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IB courses for interior designer

HELP! I'm starting IB soon and I wanted to know if subjects i picked seem acceptable. I'm aiming to pursue Interior Design in university. Please let me know what you think, if you have similar subjects as I do or even suggestions.

Portuguese HL
Visual Arts HL
History HL

English Language & Literature SL
Math sl

#interior-design #help

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Holley’s Answer

Hello Oci

Those classes sound like a good base for making you a well-rounded professional. As you progress, you will need more design courses, especially ones that teach you to use the various software programs employed by the interior design profession. History of architecture and design would also be good courses if available. It's also good to know the basics of building construction and building codes for the parts of the world where you will be practicing. I didn't take any business classes when I was in school, but kind of wish I had so I could better understand that aspect of the profession. And, finally, if you can get internships at design firms, those are great learning experiences.

Good luck!

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Laura’s Answer

Hi Oci!

Although I am not pursuing a career in the interior design field, I did take the IB in high school. My peers who opted for a college major related to design or architecture chose a similar subject combination as outlined by you above. I believe you are on the right track.


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Kate’s Answer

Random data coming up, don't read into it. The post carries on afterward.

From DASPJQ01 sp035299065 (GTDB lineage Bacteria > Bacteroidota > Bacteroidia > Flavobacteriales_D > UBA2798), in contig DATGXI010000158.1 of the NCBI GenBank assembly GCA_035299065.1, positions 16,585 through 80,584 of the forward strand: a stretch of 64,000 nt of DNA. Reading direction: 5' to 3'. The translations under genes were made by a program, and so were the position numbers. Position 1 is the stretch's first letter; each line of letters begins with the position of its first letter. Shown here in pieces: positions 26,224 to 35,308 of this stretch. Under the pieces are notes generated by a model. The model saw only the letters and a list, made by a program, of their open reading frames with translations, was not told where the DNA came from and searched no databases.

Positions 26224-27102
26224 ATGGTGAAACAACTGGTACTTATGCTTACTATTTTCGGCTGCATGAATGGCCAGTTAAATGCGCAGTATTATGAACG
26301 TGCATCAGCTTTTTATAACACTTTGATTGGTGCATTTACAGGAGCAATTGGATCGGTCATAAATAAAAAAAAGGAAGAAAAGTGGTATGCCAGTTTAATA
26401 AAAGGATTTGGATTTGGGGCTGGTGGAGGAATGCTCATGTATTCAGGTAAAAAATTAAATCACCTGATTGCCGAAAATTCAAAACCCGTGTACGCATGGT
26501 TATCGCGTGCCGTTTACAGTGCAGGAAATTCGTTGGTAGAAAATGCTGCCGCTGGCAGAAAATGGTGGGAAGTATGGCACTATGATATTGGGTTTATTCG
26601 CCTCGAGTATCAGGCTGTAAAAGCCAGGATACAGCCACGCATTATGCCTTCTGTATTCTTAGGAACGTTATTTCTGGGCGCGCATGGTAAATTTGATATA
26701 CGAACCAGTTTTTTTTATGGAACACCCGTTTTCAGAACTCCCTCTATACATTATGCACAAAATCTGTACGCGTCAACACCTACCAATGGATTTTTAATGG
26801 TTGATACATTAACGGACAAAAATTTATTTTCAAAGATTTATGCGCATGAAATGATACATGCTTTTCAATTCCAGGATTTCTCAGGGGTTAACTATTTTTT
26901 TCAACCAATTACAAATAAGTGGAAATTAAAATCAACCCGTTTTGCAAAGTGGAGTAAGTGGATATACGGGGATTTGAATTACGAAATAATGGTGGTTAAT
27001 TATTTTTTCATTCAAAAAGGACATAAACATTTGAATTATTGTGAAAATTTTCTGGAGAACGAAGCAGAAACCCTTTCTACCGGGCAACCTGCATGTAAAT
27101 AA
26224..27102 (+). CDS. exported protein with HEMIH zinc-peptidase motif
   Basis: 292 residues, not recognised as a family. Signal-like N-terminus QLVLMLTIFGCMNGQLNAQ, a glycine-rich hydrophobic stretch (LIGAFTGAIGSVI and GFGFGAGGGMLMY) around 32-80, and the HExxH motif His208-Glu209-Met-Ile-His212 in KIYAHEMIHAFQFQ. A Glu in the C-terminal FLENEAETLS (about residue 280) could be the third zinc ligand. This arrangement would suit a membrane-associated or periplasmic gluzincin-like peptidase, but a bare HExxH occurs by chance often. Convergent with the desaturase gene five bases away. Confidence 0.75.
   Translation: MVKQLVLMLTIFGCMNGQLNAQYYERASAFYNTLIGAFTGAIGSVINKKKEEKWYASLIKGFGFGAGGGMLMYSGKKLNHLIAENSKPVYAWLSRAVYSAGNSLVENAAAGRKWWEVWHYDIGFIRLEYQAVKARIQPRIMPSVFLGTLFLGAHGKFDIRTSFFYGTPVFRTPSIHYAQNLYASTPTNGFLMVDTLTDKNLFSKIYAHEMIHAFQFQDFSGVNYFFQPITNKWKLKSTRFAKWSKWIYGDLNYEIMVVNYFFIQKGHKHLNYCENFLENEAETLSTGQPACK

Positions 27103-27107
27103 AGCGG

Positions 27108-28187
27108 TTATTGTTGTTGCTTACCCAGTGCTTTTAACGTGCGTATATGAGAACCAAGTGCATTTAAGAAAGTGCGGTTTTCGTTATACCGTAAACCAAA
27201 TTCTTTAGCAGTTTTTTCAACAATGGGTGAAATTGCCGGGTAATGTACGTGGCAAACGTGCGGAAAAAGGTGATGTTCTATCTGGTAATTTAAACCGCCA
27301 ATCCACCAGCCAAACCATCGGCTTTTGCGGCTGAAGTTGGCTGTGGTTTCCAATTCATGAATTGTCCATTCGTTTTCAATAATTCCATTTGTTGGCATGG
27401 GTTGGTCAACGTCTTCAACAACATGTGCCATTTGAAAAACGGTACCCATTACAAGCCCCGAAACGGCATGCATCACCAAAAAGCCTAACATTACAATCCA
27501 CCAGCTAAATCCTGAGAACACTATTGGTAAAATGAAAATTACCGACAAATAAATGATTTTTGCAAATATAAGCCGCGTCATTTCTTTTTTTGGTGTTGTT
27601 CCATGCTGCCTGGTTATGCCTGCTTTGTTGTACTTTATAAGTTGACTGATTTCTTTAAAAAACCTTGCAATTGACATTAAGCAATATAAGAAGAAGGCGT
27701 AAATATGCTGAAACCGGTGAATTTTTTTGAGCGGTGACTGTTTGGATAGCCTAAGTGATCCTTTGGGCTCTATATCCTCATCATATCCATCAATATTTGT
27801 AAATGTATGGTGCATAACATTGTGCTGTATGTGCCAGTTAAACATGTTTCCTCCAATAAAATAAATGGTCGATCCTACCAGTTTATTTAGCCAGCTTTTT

I agree, the classes look fine. I'd encourage you to start your portfolio as soon as possible. A portfolio is a collection of examples of your original artwork. Do an online search for portfolio examples.

In addition to your classes keep a sketchbook/digital sketchbook and sketch every day. Even if you can only spare 5 minutes, sketch something everyday. Make sure to take at least 30 minutes for your sketches 2-3 times a week. Capture your world, as you see it, in photographs. Try looking for something interesting, colorful, or unusual everyday to add to your photography portfolio. Photograph the build environment, nature, people, etc. Create original artwork such as collages, paintings, videos, etc.

Use online resources (Blogs, TED talks, etc) to gain knowledge of color theory, art history, creativity. Look at websites such as thisiscollosal.com.

After completing a University degree seek licensure. In the United States, to become licensed, registered, or certified, almost every credentialing state requires you to take the National Council for Interior Design Qualification (NCIDQ) Examination. Even if your state doesn't offer a credential, earning your NCIDQ Certificate can still be beneficial as you pursue your career.

Contact NCIDQ and other Interior Design Associations (IIDA International Interior Design Association and ASID American Society of Interior Designers) and to see if they have mentor programs that can help guide you.